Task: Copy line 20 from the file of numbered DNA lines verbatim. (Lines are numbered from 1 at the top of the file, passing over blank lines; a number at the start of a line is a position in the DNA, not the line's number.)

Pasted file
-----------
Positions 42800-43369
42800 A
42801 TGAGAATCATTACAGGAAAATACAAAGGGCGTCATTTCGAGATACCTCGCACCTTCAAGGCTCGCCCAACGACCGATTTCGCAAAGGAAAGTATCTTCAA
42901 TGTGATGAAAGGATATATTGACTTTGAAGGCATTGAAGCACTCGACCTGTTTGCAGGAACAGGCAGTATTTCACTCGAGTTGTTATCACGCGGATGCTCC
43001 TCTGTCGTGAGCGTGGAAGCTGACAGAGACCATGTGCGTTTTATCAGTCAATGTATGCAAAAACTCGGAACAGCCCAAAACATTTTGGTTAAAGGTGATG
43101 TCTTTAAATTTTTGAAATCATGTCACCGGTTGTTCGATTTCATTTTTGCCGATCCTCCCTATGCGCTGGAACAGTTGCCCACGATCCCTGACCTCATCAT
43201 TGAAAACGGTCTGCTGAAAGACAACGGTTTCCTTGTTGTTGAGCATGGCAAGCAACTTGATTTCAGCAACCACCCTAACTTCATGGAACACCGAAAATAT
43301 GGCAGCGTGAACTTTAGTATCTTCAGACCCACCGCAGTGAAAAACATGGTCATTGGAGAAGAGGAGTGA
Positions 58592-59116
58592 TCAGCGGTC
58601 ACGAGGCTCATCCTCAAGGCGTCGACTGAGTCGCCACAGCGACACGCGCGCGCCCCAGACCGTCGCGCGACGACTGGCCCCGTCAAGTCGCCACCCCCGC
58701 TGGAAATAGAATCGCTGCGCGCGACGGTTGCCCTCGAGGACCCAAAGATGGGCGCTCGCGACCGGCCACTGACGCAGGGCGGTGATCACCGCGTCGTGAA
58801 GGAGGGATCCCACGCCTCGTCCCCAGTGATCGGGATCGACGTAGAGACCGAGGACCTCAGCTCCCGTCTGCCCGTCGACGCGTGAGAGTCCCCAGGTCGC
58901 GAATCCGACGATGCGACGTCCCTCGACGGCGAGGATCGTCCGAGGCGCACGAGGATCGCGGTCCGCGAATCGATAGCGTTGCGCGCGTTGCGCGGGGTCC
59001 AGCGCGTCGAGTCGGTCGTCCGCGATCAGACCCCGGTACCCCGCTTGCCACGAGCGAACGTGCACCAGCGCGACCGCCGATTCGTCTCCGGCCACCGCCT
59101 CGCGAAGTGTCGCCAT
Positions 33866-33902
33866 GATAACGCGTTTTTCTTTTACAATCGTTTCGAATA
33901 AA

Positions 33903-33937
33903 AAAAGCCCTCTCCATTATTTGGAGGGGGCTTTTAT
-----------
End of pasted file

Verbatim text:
Positions 33903-33937